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What six reasonable men can do

by Jeff Kingston

REASONABLE MEN, POWERFUL WORDS: Political Culture and Expertise in 20th Century Japan, by Laura Hein. Berkeley, Calif.; University of California Press, 2004, 328 pp., $45 (cloth).

This is the compelling story of how six prominent intellectuals shaped the conventional wisdom that came to characterize post-World War II Japan. These economists — including Hyoe Ouchi, Hiromi Arisawa, Masao Takahashi and Ryokichi Minobe — first rose to prominence in the pre-WWII era. Subsequently, as advisers, activists, pundits and, in Minobe’s case, as governor of Tokyo, they promoted a progressive agenda.

They believed that the primary purpose of economic growth was to improve everyone’s living standards, and that the state was responsible for helping those who needed it. Ouchi and his students “tried to strengthen civil society in ways that would temper arbitrary state power, defang militarism, provide a comprehensive economic safety net and give all Japanese the tools to challenge their government and institutionalize their political and economic priorities.”

Laura Hein excels at capturing the ambiguities, ambivalences and compromises intrinsic to the efforts of these “reasonable” men. Socialist in principle, they worked extensively and productively within a conservative system to advance their agenda. They worked to achieve what was possible rather than doggedly sticking to what was ideal.

Ironically, by convincing successive Liberal Democratic Party administrations to adopt their labor, welfare and health policies, they contributed to one-party hegemony and sparked the ire of many who shared their ideals but not their knack for making deals. In doing so they helped spread the fruits of high-speed economic growth.

Sympathetically assessing their legacy, and noting how partisan politics affected policy debates, Hein points out that “it is difficult to separate co-optation from compromise, or a principled stand from pigheadedness.” In the end, they exerted considerable influence over the relationship between the state and its citizens in many ways that benefited the latter. Japan became a richer and more equitable society in part because of their success in promoting policymaking based on rigorous social-science analysis.

These men gained prominence in the post-WWII era partly because they are credited with telling the wartime government that winning a war against the United States was impossible. All were incarcerated for not toadying to the militarists, and their careers suffered in a reactionary climate. Trying to convince the authorities that teaching about Marxist analysis was not tantamount to communist subversion proved difficult. Hein notes, “Ouchi argued that he was persecuted on the principle that ignorance is the only protection against dangerous thoughts.”

These men sought to place economics at the service of democracy by gathering and disseminating statistical information. In their view, “statistics offered one of the most powerful weapons against bad government” because it enabled citizens to monitor the government. They successfully lobbied for the establishment of the Bureau of Statistics in 1947 with Minobe as director. They shared with their American occupiers the belief that social-science analysis was key to developing sound policies that addressed social ills.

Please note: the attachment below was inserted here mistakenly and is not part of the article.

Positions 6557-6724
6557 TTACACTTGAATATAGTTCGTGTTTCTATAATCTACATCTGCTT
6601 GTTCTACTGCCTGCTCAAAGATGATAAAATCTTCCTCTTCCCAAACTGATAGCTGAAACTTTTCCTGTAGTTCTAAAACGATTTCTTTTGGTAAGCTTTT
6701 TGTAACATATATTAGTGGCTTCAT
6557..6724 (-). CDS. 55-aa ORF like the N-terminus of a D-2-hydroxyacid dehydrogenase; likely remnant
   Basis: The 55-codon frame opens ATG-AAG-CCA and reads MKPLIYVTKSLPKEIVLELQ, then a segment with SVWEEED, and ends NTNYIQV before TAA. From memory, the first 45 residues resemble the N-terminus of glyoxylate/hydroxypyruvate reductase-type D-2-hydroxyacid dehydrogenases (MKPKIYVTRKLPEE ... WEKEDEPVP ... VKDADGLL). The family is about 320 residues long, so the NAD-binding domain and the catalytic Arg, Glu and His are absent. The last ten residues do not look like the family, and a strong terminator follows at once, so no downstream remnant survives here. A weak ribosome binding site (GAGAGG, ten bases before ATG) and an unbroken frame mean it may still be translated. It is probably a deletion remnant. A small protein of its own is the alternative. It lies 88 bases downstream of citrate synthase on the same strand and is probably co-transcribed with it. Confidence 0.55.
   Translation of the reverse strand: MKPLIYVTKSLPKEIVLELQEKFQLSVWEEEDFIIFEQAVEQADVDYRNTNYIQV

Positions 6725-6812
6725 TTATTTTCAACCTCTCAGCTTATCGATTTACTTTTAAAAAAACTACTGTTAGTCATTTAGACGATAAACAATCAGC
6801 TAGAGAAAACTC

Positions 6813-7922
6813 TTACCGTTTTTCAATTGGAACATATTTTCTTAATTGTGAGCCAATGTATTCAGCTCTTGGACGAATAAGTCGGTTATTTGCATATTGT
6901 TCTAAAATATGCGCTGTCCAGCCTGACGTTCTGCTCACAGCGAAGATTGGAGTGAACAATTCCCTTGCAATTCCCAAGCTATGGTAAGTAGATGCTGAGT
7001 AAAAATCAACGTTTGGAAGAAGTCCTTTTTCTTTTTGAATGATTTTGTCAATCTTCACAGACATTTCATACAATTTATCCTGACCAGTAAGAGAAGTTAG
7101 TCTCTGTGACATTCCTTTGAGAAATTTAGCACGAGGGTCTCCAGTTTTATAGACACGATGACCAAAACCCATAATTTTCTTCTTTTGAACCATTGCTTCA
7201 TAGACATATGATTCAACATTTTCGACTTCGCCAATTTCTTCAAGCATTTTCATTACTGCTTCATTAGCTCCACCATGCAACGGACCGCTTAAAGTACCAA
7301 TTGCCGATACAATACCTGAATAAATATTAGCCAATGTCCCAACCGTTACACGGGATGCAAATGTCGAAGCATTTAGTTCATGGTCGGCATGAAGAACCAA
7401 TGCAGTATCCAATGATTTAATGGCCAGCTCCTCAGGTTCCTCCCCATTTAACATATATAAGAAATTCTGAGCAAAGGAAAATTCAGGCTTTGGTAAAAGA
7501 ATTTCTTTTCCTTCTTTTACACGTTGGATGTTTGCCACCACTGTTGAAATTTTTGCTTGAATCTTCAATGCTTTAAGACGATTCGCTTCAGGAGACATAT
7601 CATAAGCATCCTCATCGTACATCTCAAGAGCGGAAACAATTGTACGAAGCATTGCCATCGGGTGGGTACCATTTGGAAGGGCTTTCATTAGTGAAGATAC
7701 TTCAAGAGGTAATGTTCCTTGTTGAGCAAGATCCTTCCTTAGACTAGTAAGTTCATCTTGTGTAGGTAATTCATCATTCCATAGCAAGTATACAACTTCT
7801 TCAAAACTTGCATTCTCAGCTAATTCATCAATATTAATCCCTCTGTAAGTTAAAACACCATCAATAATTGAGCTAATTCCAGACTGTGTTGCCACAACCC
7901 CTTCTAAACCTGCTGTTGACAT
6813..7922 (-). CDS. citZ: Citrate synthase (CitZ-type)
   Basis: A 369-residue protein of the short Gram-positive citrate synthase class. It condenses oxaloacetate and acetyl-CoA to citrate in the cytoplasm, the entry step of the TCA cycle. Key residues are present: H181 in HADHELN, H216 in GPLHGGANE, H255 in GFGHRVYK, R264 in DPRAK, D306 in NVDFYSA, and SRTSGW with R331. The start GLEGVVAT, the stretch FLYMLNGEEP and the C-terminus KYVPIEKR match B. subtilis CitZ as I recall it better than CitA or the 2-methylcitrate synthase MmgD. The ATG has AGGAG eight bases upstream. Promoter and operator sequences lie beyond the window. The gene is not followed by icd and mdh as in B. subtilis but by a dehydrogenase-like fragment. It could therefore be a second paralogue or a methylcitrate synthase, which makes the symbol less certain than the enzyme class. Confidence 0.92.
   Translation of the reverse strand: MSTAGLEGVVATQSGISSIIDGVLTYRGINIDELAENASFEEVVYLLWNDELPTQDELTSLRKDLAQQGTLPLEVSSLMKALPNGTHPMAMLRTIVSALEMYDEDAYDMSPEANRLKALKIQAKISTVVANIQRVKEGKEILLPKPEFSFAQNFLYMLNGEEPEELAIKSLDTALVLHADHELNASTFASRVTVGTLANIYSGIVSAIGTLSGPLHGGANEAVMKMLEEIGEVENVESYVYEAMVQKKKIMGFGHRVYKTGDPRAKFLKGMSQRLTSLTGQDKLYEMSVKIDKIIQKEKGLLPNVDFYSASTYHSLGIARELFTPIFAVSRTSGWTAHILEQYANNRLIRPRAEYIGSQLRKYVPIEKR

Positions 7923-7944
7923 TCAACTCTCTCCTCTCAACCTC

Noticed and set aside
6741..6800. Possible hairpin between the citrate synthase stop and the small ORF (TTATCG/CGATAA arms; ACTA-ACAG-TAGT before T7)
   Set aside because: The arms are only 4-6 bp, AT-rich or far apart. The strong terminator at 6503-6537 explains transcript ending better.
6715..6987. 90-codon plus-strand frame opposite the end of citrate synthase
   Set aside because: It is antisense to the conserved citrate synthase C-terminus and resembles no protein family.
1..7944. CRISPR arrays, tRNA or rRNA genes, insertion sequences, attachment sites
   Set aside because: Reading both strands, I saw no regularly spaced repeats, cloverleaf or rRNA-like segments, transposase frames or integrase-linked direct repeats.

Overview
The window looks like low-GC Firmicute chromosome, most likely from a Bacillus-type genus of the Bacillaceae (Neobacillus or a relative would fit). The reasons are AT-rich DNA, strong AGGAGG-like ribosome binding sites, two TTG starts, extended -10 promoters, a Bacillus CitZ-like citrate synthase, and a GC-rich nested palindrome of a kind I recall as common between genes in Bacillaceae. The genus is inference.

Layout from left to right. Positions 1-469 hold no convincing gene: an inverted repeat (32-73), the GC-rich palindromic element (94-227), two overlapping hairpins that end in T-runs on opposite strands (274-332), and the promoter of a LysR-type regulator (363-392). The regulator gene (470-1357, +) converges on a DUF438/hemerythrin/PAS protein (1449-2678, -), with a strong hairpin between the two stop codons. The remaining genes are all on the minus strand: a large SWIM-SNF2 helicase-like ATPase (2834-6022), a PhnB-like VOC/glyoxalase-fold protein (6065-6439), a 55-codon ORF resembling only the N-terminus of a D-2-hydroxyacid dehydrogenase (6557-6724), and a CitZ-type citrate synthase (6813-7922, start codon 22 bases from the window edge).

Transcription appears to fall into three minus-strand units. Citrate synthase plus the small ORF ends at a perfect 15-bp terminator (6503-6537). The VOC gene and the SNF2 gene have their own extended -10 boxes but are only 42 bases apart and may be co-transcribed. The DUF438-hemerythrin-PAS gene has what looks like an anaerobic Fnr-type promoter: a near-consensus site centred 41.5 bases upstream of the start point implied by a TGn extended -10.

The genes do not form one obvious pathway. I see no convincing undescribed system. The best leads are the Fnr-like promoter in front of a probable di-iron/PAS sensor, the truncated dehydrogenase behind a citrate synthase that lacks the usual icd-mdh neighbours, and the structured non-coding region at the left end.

The experience of wartime repression explains the prolonged political engagement of these intellectuals who feared a return of tyranny. They believed that peace, democracy and socialism were mutually reinforcing. Hein adds, “They also defined pacifism as acknowledgment — not evasion — of their own responsibility to other Asians for Japan’s imperial and wartime depredations.” Ouchi denounced the government for evading its war responsibility to Asians. He expressed shame and outrage that Japan agreed “to repay money borrowed before the war from the U.S. and Britain before offering reparations to China to fulfill a debt that was not only a higher moral responsibility but would help a poor nation rather than rich ones.”

For these reasonable men, passive subservience to the U.S. was a festering sore. This explains why they were active in various peace organizations including Beiheiren, the most prominent anti-Vietnam war movement in Japan. Back in 1965 the 77-year-old Ouchi remained feisty, predicting failure and condemning the U.S. and Japanese governments for choosing the wrong side. In trying to crush nationalism and the desire for independence among Vietnamese, Ouchi saw parallels with Japan’s Asian rampage when it rationalized wanton destruction in the name of liberation.

These men left a rich legacy by advancing progressive policies and advocating development based on social responsibility and pacifism. However, the unraveling of paternalistic employment policies, growing income inequalities and efforts to elbow pacifism aside illustrate how quickly Japan is changing in fundamental ways. They have been fortunate in having their contributions elucidated by a historian at the top of her craft. Anyone seeking to understand the evolution of Japan’s civil society in the 20th century and the fault lines of contemporary political battles should read this well-written, thoroughly researched book brimming with thoughtful and stimulating analysis.